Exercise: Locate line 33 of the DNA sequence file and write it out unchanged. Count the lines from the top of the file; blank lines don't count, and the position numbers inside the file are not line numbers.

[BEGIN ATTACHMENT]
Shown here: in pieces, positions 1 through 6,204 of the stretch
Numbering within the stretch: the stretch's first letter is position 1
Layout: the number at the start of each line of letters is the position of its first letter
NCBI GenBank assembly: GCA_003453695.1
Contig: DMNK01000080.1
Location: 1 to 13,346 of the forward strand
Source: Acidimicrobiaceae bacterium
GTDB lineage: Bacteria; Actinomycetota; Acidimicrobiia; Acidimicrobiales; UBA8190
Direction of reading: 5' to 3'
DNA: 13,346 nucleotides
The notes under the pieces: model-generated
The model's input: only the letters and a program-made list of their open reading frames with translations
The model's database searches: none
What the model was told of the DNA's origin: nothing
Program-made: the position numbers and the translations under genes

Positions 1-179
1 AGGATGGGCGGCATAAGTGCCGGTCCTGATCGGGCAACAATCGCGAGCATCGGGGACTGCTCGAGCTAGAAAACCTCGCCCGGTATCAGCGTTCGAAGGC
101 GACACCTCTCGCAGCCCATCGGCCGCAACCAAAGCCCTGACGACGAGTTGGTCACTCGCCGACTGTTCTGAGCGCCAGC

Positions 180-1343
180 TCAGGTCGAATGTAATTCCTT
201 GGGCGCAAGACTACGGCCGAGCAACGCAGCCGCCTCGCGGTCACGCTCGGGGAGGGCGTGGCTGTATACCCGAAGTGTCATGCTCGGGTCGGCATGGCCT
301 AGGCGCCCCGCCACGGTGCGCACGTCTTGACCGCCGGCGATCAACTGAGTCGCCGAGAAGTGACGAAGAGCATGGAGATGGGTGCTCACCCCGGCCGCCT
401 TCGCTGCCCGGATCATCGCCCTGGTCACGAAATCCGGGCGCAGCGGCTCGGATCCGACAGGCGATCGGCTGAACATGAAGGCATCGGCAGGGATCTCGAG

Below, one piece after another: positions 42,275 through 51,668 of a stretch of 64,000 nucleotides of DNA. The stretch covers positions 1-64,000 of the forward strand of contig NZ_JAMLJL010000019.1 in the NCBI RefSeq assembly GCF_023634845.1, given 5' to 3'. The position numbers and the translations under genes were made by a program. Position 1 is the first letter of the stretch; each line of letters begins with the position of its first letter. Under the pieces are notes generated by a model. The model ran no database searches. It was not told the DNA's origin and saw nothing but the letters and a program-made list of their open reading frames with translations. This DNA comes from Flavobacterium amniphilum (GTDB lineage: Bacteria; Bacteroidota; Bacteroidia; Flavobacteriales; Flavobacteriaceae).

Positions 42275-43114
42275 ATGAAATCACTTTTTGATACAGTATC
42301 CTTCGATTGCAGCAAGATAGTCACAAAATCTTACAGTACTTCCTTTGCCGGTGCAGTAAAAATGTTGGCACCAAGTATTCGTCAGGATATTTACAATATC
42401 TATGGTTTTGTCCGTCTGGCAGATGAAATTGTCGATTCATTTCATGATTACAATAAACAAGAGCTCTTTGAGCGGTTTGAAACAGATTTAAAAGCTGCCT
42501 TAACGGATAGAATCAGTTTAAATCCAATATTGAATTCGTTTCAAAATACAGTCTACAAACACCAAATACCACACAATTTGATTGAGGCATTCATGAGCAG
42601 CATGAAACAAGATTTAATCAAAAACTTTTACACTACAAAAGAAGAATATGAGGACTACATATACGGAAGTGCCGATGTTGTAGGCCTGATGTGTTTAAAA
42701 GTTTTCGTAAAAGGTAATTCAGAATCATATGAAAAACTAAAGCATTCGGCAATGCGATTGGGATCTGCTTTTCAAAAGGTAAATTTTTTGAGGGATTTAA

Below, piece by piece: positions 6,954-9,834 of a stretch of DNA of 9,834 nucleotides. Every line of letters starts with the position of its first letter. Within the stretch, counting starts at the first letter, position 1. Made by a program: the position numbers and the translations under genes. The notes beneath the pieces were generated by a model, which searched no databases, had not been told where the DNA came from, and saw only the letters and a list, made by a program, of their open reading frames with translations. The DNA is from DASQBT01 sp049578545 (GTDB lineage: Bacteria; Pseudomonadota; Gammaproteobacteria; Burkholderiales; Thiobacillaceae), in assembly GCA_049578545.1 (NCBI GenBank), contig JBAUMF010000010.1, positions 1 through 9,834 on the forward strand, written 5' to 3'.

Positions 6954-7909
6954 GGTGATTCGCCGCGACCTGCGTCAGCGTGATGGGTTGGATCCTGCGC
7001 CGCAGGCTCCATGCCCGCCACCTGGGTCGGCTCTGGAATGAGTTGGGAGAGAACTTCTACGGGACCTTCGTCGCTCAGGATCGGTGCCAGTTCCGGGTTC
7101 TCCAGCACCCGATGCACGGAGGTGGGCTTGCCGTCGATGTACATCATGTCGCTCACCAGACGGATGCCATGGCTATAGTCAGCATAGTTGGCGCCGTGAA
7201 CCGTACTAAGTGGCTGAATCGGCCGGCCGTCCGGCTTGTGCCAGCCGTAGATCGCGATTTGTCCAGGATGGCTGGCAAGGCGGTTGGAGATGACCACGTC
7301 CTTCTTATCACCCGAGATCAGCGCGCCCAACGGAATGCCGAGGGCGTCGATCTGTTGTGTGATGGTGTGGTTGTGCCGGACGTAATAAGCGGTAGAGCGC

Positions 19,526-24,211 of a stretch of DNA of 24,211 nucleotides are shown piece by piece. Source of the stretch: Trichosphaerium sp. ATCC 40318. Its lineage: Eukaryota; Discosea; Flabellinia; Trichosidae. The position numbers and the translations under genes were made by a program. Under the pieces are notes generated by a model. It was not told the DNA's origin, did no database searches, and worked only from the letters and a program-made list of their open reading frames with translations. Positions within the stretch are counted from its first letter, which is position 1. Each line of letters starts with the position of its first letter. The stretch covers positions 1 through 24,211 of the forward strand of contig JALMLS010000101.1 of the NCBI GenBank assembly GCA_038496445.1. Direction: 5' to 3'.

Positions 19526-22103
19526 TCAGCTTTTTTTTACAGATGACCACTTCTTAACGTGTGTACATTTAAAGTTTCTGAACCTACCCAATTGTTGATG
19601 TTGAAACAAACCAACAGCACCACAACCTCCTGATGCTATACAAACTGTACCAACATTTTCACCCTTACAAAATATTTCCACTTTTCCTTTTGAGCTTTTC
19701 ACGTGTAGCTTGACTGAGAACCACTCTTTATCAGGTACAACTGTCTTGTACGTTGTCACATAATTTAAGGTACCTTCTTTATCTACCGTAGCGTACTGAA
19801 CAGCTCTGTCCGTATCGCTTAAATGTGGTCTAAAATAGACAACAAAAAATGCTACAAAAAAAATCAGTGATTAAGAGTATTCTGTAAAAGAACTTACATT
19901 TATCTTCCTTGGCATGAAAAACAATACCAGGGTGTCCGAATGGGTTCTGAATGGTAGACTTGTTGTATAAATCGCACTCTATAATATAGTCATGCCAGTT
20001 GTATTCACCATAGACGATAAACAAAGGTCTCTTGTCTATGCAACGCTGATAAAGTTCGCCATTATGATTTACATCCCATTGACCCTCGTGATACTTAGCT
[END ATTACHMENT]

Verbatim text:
Positions 6954-7909